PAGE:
The TL;DR regarding voice communications in-game? Riot Games updated their Privacy Notice to allow them to record and evaluate select voice comms through the in-game VALORANT Voice Chat. In April 2021, Riot Games released an article outlining key changes to their Privacy Notice and Terms of Service.
Come July 13th. Riot Games will start a “background launch of their voice evaluation system for North America/English-only,” which should help curb disruptive behavior in VALORANT and serve as additional evidence whenever a player is reported for bad behavior.
Curbing In-game Toxicity
Back in February, Riot Games addressed the need to curb the Voice and Text Chat Toxicity that exists in VALORANT in their VALORANT Systems Health Series – Voice and Chat Toxicity article, which you can read in detail here.
Toxicity over any form of in-game communications, whether through Voice or Text, breaches the VALORANT Community Code and, by extension, the Riot Games Terms of Service since the former supplements the latter.
Riot Games is still building a beta of the voice evaluation system, so come July 13th, the company will start tracking voice comms in VALORANT but not use them as evidence just yet – Riot Games says they will use the voice comms data to train their language models and build up the system for an eventual beta release later in the year.
How will Riot Games track Voice Comms in VALORANT?
Riot Games will track all North America/English voice comms done through the built-in Voice Chat in VALORANT by July 13th.
Whenever players launch VALORANT, they fully agree to the game’s Terms of Service. So players can’t contest a breach of privacy if Riot Games starts using the in-game voice chat as supplemental evidence whenever a player is reported in-game for behavior that breaches the Community Code.
This is also why Riot Games addressed the change in their updated Privacy Notice and Terms of Service. While the company says they will only use the voice recordings as supplemental evidence to player reports, players can not be too sure.
Players can avoid being recorded by completely disabling the in-game Voice Chat in VALORANT. However, without one of the most vital communication tools in-game, players cannot communicate with their teammates properly, which may result in sub-optimal gameplay in VALORANT.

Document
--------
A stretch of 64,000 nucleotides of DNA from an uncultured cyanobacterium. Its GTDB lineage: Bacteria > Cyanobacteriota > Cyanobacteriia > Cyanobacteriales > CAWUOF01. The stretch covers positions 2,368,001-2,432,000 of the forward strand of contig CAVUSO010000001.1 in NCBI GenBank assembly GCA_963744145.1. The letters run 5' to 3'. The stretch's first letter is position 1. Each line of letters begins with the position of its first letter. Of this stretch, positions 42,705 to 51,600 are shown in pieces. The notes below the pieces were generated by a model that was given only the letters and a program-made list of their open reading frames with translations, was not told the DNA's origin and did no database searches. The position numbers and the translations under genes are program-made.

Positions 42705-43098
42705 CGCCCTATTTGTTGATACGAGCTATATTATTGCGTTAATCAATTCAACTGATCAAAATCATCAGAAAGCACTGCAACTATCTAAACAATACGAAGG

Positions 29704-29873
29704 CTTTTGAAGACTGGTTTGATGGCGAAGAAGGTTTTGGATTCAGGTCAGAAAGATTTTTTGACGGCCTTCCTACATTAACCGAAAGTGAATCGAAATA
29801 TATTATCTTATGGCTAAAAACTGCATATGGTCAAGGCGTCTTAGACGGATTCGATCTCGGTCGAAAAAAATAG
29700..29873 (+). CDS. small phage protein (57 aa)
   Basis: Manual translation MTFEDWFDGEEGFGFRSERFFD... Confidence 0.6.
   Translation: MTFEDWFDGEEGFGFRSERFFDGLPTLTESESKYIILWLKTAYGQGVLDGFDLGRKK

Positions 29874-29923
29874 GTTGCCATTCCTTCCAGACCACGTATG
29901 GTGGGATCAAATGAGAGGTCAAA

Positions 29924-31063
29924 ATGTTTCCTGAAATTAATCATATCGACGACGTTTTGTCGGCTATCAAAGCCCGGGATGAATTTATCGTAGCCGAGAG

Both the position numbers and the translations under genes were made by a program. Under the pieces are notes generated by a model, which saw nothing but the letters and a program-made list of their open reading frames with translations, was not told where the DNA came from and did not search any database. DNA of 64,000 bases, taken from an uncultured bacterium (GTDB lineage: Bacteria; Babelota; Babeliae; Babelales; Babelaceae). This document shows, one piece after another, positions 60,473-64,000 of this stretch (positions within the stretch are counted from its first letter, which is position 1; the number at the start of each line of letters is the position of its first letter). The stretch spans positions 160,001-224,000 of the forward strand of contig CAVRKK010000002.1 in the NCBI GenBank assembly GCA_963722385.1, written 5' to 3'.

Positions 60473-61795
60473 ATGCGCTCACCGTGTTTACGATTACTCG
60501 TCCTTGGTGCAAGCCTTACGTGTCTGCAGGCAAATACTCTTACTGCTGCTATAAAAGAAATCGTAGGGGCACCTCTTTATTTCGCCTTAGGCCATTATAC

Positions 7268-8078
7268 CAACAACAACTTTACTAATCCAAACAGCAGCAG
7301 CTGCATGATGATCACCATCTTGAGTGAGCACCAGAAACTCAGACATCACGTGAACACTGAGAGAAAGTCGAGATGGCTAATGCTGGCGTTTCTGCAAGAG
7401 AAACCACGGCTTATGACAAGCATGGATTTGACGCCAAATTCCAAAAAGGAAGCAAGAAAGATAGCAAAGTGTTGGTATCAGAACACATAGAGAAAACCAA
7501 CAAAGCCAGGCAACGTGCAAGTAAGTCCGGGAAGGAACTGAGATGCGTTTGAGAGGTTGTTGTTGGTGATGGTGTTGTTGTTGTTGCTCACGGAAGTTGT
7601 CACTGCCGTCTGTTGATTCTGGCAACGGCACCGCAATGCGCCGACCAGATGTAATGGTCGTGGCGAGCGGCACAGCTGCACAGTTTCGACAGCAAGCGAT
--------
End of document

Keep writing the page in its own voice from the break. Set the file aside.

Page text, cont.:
What does this mean for VALORANT fans?
We can not have it all, can we? For want of a less toxic environment, players will have to trade up their Voice Comms privacy in VALORANT.
Riot Games says they will only use the Voice Comms recordings as supplemental evidence whenever a player is reported for bad behavior. After doing so, they will take action and remove the recorded voice data when it is no longer needed.
By July 13th, NA/English language regions will want to use third-party Voice Comms software such as Discord if they only play VALORANT with friends online. This will help players avoid the need to use the in-game Voice Chat.
Unfortunately, solo-queue players will have to decide how much they value their in-game voice comms privacy versus how vital the in-game voice comms are for team play.
Pick Your Poison
The Voice Comms tracking in VALORANT is generally good news and a good step towards making VALORANT a safer and more fun environment so players from all walks of life can jump in and have fun playing their favorite tactical shooter.
However, the privacy issue is the real elephant in the room. And with how easy it is to leak or acquire online personal data these days, some players might not fully agree with Riot Games’ decision to record Voice Chats in-game.
In that case, players can look for alternative Voice Communication clients or stop using the in-game VALORANT Voice Chat altogether. It is a pick-your-poison situation that fans will have to live with.
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